Prime Minister Sher Bahadur Deuba is scheduled to make an official visit to the US in July. This will be the first official visit of Nepali PM to the US after 20 years. There have been no high-level official visits to Nepal from the US side. It was 50 years ago that the US Vice president Spiro Agnew came to Nepal in 1970. The Secretary of State Colin Powel came to Nepal in 2002. This is the first time after 20 years that the US has invited a Nepali PM on an official visit. Thus it would be the opportune occasion to further enhance Nepal-US relations. “But look what is happening. We have this SPP controversy. The bilateral relations have been made controversial mainly because of the weakness on our own part. Leaders have been giving conflicting statements about the SPP. This will not do us any good in the long term,” he said.
He sees no major shift in Nepal policy of the US and India. India, China, and the US are consistent with their Nepal policies. “Regimes change, the governments change but their Nepal policy remains largely unchanged,” he says. On our part, our policy seems to be very inconsistent. It seems to change along with the change in the government.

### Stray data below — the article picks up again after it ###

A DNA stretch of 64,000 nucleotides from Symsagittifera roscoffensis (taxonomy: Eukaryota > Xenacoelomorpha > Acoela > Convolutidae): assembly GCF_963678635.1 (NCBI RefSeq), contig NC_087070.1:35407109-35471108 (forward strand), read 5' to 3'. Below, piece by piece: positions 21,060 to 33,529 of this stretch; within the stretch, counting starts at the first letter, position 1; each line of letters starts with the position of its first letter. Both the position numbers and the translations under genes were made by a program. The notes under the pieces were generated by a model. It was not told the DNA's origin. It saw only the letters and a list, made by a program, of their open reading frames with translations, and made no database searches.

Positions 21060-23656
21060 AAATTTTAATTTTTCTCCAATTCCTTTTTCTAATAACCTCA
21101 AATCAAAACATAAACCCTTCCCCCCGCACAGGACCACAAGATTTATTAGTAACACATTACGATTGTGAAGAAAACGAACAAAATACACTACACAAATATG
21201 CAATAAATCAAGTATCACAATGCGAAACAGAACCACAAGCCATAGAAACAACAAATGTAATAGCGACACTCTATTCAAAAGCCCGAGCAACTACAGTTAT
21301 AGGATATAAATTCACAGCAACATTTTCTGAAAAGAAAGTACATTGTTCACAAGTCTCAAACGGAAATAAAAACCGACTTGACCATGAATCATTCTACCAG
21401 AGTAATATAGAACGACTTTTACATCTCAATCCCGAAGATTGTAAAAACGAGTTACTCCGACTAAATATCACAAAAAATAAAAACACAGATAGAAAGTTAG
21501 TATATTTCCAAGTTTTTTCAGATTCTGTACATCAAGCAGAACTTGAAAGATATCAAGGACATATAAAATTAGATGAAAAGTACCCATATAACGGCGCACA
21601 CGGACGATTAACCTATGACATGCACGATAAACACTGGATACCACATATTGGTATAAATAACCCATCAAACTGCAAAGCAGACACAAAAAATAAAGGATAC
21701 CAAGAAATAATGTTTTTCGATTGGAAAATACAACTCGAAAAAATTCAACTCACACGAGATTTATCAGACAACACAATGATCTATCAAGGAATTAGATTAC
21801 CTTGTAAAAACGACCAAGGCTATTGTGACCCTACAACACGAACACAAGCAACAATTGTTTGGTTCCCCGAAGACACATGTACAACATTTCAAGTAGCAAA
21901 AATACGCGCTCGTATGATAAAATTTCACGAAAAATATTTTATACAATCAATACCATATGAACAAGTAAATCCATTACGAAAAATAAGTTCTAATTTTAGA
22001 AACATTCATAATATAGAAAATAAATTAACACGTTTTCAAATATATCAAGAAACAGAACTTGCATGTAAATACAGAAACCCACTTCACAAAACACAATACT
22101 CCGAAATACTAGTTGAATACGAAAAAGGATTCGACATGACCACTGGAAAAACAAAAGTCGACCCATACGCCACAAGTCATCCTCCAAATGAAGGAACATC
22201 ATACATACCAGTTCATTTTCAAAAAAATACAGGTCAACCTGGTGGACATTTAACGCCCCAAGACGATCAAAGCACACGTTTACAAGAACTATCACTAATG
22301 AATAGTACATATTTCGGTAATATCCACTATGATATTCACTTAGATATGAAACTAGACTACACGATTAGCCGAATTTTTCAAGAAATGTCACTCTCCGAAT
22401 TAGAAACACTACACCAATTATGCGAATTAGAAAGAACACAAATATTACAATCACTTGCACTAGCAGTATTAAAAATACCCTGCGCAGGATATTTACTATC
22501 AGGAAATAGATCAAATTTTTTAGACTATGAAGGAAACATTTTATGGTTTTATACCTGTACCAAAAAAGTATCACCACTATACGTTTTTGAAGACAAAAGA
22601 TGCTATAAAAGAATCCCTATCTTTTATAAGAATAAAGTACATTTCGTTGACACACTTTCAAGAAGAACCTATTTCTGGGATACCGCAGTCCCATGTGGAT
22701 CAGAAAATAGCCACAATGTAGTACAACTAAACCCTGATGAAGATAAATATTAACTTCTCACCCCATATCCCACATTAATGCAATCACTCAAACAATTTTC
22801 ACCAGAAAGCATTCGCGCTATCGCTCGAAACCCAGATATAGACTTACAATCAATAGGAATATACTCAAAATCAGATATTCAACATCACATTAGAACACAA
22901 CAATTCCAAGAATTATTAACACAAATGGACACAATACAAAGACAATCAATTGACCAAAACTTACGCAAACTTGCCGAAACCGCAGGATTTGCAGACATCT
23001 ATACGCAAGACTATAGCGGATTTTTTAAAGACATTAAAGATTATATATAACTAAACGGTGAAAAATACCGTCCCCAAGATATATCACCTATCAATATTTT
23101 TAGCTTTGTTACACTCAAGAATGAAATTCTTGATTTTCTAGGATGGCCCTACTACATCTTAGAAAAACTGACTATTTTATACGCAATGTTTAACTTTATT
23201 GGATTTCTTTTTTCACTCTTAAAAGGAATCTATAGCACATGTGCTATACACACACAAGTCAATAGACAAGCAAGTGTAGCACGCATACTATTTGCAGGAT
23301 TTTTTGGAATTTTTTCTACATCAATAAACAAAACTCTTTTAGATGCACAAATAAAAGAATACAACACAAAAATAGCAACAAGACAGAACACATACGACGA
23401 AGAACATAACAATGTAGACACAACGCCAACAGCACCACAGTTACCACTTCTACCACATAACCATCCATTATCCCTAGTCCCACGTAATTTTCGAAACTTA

“Take the case of SPP. When Nepal sought partnership with the National Guard of the US in 2015, there was democratic administration. It was followed up by the Republican administration and it is being followed up by the current Biden administration as well,” he says. In between, there have been several government changes in Nepal, and heads of the governments of different periods have been giving conflicting statements about the SPP. “A head of government of one party says SPP was not sought during his administration and says that it was done by some other government led by another party. They are shifting the blame. There is no single voice. Why this inconsistency? Why has there been no long-term foreign policy planning in Nepal? Why do we change our position along with the change of the government?”
“The Foreign Ministry has been reduced to a kind of post office. We need a larger role for the Ministry of Foreign Affairs. It should be a part of every bilateral and multilateral negotiation that other ministries conduct on behalf of the government of Nepal with foreign nations,”